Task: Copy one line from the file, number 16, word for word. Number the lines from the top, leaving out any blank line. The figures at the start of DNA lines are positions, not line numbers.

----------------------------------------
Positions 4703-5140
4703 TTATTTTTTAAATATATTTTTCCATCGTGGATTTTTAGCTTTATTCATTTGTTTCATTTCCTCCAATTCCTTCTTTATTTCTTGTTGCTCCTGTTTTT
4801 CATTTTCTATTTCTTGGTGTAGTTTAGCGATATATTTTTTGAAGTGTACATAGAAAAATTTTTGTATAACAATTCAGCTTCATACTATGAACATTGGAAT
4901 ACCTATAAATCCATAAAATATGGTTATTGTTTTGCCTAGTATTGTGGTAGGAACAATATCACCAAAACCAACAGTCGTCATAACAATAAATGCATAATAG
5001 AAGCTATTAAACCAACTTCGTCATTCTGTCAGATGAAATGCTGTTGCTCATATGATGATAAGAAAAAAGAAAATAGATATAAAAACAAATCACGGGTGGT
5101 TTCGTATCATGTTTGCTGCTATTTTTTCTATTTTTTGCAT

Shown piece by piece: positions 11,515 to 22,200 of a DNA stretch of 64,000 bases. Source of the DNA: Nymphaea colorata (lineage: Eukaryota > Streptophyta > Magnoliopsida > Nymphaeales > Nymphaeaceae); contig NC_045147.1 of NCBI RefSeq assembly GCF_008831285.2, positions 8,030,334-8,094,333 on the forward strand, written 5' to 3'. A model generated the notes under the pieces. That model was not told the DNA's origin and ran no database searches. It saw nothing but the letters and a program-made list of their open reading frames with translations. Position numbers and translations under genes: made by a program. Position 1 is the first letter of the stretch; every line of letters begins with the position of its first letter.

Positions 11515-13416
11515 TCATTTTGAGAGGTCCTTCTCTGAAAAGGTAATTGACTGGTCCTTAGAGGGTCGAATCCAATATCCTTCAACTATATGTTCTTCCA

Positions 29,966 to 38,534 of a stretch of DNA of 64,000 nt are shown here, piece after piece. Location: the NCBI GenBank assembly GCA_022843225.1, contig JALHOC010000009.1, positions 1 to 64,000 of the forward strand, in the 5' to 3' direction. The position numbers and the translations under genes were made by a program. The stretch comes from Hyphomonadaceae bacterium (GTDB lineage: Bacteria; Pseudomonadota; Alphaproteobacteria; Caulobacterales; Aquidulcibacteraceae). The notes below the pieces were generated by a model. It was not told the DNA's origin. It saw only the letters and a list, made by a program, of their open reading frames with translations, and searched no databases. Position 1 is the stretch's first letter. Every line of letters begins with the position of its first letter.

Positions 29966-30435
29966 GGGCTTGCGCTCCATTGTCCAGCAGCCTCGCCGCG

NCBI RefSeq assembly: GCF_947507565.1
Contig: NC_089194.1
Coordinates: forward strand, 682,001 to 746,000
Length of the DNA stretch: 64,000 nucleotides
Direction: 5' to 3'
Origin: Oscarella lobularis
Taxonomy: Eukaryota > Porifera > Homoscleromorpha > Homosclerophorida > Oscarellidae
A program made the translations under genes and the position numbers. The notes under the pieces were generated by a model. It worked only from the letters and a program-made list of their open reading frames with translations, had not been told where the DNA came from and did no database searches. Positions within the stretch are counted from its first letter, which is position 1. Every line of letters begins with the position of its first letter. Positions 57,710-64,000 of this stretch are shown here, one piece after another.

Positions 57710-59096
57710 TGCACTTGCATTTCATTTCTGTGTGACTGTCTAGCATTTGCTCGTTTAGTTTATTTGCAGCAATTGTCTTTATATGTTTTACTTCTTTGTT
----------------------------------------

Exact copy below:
Length of the DNA stretch: 64,000 nucleotides